Editorial: DeJoria Center at High Star Ranch in Kamas hits the right opening note
October 20, 2015
For the last year or so Kamas residents have cast a skeptical eye toward the foothills of the Uintas, where a large construction project has been underway at the High Star Ranch. But last weekend, for many, their suspicions gave way to admiration.
The rolling pastures once speckled with pairs of grazing mares and colts are now home to a major convention facility which held its official grand opening last Saturday.
The 10,000-square-foot DeJoria Center (named for its primary investor, John Paul DeJoria) is adorned with terraced stonework, a natural spring-fed fountain and a dramatic entryway. It includes two restaurants, a state-of-the-art stage, and sound system, and a multi-use convention hall that can seat 1,400 guests.
The highlight of Saturday’s event was a performance by 220 musicians from the American Festival Chorus and Orchestra. Free tickets had been distributed throughout the community and the music, an unabashed tribute to the American West, made local cowboys’ hearts swell.
The project was annexed into the city of Kamas and, if carefully programmed, stands to be a long-lasting, positive legacy for that town and Summit County. And with a price tag of close to $15 million, the Dejoria Center’s property tax contribution to the South Summit School District will undoubtedly have a big impact.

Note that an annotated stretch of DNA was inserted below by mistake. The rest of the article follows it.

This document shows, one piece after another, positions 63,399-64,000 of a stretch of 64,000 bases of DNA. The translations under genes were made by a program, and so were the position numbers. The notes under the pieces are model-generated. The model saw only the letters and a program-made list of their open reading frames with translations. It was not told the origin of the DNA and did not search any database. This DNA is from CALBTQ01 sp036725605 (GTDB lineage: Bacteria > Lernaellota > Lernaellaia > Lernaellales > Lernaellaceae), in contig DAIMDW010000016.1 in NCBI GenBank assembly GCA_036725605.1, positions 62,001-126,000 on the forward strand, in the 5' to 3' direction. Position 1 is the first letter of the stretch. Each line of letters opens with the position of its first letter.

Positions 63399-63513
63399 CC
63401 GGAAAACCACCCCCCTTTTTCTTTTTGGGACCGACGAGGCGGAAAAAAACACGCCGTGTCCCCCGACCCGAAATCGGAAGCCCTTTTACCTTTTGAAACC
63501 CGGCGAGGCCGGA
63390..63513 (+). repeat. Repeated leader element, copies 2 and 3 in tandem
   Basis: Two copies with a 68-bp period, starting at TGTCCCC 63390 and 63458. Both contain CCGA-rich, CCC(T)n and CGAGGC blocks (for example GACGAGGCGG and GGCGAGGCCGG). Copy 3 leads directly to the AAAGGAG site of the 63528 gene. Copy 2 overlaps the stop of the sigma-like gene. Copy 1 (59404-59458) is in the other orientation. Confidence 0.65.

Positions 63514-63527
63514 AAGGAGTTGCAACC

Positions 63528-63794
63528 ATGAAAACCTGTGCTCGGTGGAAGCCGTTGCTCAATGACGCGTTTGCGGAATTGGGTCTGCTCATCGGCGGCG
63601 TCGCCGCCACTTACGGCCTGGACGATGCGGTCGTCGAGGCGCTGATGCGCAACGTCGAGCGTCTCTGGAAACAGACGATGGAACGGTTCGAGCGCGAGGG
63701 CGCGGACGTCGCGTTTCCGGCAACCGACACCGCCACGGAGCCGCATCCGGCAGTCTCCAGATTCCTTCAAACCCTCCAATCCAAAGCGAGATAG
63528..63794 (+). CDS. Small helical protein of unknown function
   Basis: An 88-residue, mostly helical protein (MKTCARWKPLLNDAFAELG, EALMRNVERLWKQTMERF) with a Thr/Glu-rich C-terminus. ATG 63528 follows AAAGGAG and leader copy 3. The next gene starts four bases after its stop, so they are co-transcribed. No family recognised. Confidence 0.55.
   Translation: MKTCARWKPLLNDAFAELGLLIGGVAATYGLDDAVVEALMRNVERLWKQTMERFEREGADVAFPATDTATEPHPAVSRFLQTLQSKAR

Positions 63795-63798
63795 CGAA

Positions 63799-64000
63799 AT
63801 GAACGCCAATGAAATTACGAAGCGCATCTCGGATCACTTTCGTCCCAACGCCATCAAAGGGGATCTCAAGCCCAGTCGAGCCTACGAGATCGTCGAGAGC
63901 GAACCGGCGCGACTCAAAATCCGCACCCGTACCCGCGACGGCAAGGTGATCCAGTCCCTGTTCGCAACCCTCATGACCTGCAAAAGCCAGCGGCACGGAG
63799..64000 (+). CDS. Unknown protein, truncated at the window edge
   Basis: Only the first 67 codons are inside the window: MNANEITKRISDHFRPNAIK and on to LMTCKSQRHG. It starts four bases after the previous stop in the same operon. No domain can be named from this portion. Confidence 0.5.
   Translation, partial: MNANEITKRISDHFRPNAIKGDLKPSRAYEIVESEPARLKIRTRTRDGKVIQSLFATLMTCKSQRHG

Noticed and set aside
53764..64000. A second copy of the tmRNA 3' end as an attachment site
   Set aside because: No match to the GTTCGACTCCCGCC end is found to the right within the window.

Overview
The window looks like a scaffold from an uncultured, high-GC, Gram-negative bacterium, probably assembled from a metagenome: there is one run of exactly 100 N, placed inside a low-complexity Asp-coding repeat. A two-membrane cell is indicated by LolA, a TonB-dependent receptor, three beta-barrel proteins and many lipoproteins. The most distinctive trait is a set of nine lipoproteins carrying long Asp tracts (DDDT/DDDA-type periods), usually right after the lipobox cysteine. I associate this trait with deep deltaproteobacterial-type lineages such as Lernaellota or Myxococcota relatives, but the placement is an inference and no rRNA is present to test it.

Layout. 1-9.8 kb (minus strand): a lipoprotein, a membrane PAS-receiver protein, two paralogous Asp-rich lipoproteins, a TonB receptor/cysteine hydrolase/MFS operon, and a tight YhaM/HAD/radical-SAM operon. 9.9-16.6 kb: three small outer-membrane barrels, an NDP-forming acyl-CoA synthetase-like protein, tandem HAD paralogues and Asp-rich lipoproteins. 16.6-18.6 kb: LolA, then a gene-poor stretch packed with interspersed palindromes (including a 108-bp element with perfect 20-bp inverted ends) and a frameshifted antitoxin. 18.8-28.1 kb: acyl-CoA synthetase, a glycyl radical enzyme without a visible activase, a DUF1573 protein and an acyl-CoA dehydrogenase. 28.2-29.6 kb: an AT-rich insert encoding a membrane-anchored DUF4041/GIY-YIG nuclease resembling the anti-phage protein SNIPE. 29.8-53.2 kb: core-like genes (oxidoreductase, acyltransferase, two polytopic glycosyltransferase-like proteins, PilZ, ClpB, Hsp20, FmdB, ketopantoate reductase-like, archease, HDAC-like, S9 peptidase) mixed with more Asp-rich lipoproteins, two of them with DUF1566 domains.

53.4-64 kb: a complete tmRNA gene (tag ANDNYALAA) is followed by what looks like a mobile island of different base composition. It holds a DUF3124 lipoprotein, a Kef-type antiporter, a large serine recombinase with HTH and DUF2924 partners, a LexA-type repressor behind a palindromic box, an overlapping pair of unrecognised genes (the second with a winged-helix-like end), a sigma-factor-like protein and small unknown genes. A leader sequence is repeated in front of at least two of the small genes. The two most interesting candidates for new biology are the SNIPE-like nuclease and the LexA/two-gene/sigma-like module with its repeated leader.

But the center’s future is by no means guaranteed. Kamas is still a small town (less than 2,000 residents in the 2010 Census) and lacking in many of the support services — lodging, in particular — common to convention centers of that size. Representatives of High Star Ranch say event attendees will come from Park City and Salt Lake but on winter nights that commute could be onerous. They also say that future plans could include lodging, which would be a turning point for a sleepy town at the edge of the National Forest.
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Residents’ fears about the center have covered the gamut from the possibility of too many raucous concerts to an empty behemoth. The actual outcome will depend on how the center is programmed. The owners hope to draw a mix of corporate and private events including trade shows, product launches and concerts. Judging by the grand opening: if they stick to events that celebrate the West’s American cultural heritage and invite locals to participate, they will do just fine.